Autophagy in the limelight. Dr. Yoshinori Ohsumi wins the 2016 Nobel Prize in Physiology or Medicine!
Manish won first place and a cash prize for his molecular, biochemical and live neuron imaging study of mitochondrial calcium dysregulation in the mutant LRRK2 neuron model.
Jason received a $1000 travel award for his exciting discovery that the "Sensitivity of Mitochondrial Respiratory Chain Complex I to Toxin Inhibition is Activity-Dependent in Neurons," from the American Association of Neuropathologists at the annual meeting in Denver, CO.
He was also awarded a $10,000 Pathology Postdoctoral Research Training Program (PPRTP) research grant from "a very competitive group of applications," which will allow him to collect preliminary data on respiratory chain post-translational modifications to support a K99/R00 application.
Ed will be honored by the ASCI, the premier scientific association for physician-scientists, with a $500 award at its annual meeting on April 25! I had nominated him for the 2015 Young Physician-Scientist Award based on his novel discoveries as a recently independent investigator that the autophagy protein beclin1 has additional roles sorting surface amyloid precursor protein for plasma membrane autophagy and endolysosomal degradation. Such work has implications both for our basic understanding of alternative pathways for plasma membrane degradation, and for Alzheimer's disease mechanisms Congratulations, Ed!
Ed just received notification that his K08 application, entitled NMDA receptor trafficking by the autophagy regulatory protein berlin 1 will be funded!
Two of his papers have also recently been accepted -- one on mutant LRRK2 electrophysiology in BBA-Molecular Basis of Disease from his work in our lab, and a new paper from his lab on transcriptional regulation of beclin 1 complexes in Autophagy.
A great Spring - 3 papers accepted in 4 weeks! Part 1 - the balance of mitochondrial biogenesis and mitophagy in PD: Dual roles for ERK1/2
Kent Wang's study of a novel phosphorylation site on the mitochondrial transcription factor TFAM comes full circle from the first Chu Lab research paper by Scott Kulich 13 years ago.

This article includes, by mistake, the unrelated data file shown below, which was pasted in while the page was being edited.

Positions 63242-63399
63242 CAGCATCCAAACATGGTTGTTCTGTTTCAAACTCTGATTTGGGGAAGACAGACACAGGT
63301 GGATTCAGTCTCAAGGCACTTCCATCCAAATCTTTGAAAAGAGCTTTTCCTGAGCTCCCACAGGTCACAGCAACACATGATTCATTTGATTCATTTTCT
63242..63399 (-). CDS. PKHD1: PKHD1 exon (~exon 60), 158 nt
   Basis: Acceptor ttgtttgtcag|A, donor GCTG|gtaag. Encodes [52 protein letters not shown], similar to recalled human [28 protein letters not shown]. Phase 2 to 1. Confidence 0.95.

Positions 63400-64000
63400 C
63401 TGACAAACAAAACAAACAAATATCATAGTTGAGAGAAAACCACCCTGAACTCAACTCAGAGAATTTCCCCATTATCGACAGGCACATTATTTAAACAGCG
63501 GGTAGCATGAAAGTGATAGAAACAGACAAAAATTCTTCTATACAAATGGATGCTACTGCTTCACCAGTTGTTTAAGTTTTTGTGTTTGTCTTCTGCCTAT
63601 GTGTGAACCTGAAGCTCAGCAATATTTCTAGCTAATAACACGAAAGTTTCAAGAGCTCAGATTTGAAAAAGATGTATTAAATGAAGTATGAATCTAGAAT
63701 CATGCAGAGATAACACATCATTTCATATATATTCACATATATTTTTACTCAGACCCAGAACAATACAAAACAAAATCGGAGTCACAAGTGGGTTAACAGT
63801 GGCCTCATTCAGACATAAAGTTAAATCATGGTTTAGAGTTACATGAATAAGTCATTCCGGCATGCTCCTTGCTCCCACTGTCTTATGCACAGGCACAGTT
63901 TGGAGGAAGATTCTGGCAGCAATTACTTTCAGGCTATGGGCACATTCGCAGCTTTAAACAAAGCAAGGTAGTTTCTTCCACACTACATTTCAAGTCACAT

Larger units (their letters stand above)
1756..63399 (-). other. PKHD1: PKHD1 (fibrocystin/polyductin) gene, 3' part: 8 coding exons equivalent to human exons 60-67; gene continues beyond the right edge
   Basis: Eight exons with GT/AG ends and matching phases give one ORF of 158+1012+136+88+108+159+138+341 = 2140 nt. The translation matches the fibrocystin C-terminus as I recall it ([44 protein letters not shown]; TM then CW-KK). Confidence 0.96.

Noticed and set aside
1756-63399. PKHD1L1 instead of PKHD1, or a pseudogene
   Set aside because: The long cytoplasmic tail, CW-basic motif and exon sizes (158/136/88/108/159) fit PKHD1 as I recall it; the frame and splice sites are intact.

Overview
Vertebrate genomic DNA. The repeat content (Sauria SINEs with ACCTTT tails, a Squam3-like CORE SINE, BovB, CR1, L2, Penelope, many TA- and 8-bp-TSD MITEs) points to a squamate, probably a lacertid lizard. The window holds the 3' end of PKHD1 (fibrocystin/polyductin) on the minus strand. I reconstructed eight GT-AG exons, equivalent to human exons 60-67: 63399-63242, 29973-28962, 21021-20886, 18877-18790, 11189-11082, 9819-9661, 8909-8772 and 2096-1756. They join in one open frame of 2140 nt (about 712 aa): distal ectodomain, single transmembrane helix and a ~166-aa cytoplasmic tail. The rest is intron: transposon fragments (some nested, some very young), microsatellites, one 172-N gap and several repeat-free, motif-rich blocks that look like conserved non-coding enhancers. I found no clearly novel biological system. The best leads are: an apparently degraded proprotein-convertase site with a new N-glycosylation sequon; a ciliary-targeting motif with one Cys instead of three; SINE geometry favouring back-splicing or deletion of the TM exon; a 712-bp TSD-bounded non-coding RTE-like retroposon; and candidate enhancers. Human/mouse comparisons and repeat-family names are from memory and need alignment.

The discovery that ERK1/2 directly phosphorylates TFAM at S177 to selectively interfere with TFAM promoter binding and transcription, while not affecting non-selective mtDNA binding and packaging, explains how chronic complex I inhibition triggers a deficit in regenerative biosynthesis of the mitochondrial respiratory chain.
This answers in part questions posed by the Kulich study and subsequent studies: Why is sustained ERK1/2 activation as seen in the 6-OHDA and MPP+ models of Parkinson disease and in sporadic and mutant LRRK2 Parkinson disease patient brains harmful to neurons? What is mitochondrially activated ERK1/2 doing? Why is mitophagy harmful in certain contexts, such as these three models, but beneficial in other contexts?
The answer appears to be that sustained ERK1/2 activation, driven by mitochondrial oxidative stress or by dominant mutation in LRRK2, concurrently triggers mitochondrial clearance by mitophagy and suppression of mitochondrial biogenesis. Remaining questions include characterization of other ERK1/2 dependent phosphorylation sites, direct study of mitochondrial biogenesis in the LRRK2 model, and identification of specific molecular targets by which ERK1/2 triggers mitophagy.
Read it here: Mitochondrion, 2014, in press. Click on blue words for links to web articles.
Prior lab studies of ERK1/2 in Parkinson Disease:
The lecture, SOS: Mitochondrial Distress Signals in Parkinson's Disease, was preceded by the awarding of a bronze medallion by Dean Levine. A celebratory dinner banquet at the Monterey Bay Fish Grotto was attended by multiple members of the Martinez family, members of the Oury-Chu family and lab groups, and colleagues in Pathology, Neuropathology and Neurosurgery.
Ruben's paper on non-mitochondrial functions of PINK1 is now out in Journal of Neurochemistry.
Key findings include the concept that PINK1 does not just sense dysfunctional mitochondria, but is released from healthy mitochondrial as a signal to promote dendritic growth and differentiation.
Click below to read what Nektarios Tavernarakis & Vassiliki Nikoletopoulou: F1000 Cell Biology, and Zu-Hang Sheng & Rajat Puri: F1000 Neuroscience had to say about our study on Cardiolipin externalization to the outer mitochondrial membrane acts as an elimination signal for mitophagy in neuronal cells . http://f1000.com/prime/718109987
Other studies noted by the F1000 Biology or F1000 Medicine were:
Bioenergetics of neurons inhibit the translocation response of Parkin following rapid mitochondrial depolarization by Van Laar et al. in Sarah Berman's lab.
Regulation of the autophagy protein LC3 by phosphorylation by Cherra et al. of the Chu lab.
Optical coherence tomography grading correlates with MRI T2 mapping and extracellular matrix content by Bear et al. in Constance Chu's lab.
Loss of PINK1 function promotes mitophagy through effects on oxidative stress and mitochondrial fission by Dagda et al. of the Chu lab.
News and Press Releases